Sam Burnham, Curator
During the off-season we’re gonna talk about issues surrounding the game. We may discuss some historical stories as well.
I want to focus this article on the issues of TBI, CTE, and other injuries that are related to football. Concussions are typical as are tears in the tissues of knees. We’ve seen great strides made over the years in the treatment of knee injuries, including surgeries, rehabilitation, and physical therapy.
With colleges and universities raking in millions on the sport, they have a lot on the line for the sport’s survival. I’d hope this article wouldn’t be necessary. I would hope they would be stumbling over themselves to address the issue. It works for all injuries but it is coming to a head over CTE.
ESPN’s coverage of the somber anniversary of Washington State quarterback Tyler Hilinski is probably the most recent on the issue. The 21 year old’s suicide has been connected to CTE. This follows a pattern of former players who had similar deaths, including NFL star Junior Seau.
Schools are fielding teams and are employing trained and certified athletic trainers to provide critical medical care to student athletes. This trade is passed down through a training staff that includes students who work along professional trainers to gain practical experience to accompany their work in the classroom. This is imperative to the survival of the sport.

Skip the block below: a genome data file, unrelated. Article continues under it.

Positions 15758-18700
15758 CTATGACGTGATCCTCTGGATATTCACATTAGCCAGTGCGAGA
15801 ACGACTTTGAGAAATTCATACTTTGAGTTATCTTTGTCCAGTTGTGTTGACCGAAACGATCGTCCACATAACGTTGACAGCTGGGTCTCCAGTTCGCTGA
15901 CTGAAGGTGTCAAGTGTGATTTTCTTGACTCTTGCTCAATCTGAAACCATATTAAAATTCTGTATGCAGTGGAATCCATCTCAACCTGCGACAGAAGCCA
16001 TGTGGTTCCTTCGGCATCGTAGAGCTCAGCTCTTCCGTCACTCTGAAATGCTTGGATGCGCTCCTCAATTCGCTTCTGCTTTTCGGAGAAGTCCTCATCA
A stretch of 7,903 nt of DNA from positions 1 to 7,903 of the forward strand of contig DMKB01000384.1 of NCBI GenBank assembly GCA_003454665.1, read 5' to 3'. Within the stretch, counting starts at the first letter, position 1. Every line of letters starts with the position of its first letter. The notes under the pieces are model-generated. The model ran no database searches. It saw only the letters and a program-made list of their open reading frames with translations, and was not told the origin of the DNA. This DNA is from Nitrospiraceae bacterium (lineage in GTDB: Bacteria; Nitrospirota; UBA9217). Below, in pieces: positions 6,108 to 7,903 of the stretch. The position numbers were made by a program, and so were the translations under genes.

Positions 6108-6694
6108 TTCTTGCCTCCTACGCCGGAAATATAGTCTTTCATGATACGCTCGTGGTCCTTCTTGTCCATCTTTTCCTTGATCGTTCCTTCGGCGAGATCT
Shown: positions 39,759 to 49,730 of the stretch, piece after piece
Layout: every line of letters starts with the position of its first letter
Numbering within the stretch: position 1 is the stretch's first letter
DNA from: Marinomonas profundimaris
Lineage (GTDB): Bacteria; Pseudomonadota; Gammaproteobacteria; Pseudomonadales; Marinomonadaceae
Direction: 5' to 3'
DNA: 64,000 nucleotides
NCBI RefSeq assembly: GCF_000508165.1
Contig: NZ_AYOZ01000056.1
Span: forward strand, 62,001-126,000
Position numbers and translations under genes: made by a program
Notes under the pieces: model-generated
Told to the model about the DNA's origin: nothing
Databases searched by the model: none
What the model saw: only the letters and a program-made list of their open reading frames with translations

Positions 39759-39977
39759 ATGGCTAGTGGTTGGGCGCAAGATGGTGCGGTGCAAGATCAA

Schools also have staffs of equipment managers managers who bear the responsibility of issuing the needed equipment thereby each player has all the correct protective equipment and that it is fitted properly.
These two staffs need the right knowledge, tools, and equipment if football has a future.
Here’s where colleges need to step up more.
Where do doctors, nurses, psychiatrists, psychologists, pharmacists, therapists, engineers, practically everyone who can have an impact on injury prevention, diagnosis, treatment, and recovery get their education and training? That’s right, at our colleges and universities. They are sitting on all the resources they need. Schools of medicine, science, and engineering located at our major research institutions have the patients on campus, they have the knowledge to begin to study this problem, not with lip service but with actual work. They have the researchers, the professionals who can deliver treatment. Every piece of the puzzle is on campus.
Schools could partner together to work on the issue. Smaller schools may not have all the components, even a larger school might be better equipped to address medical or engineering, but not both. But collaborating with a school that can offer the missing pieces could advance the cause. Perhaps if the ACC, SEC, Big 10, PAC 12, or Big 12 worked on this with their member institutions the pieces could be assembled.
While such an an effort could rescue football, it also would advance treatment and even prevention of TBI in the general population. This has ramifications for industry, transportation, and other categories. And any progress would be thanks to our favorite sport and the efforts to make sure it will be around for generations to come.
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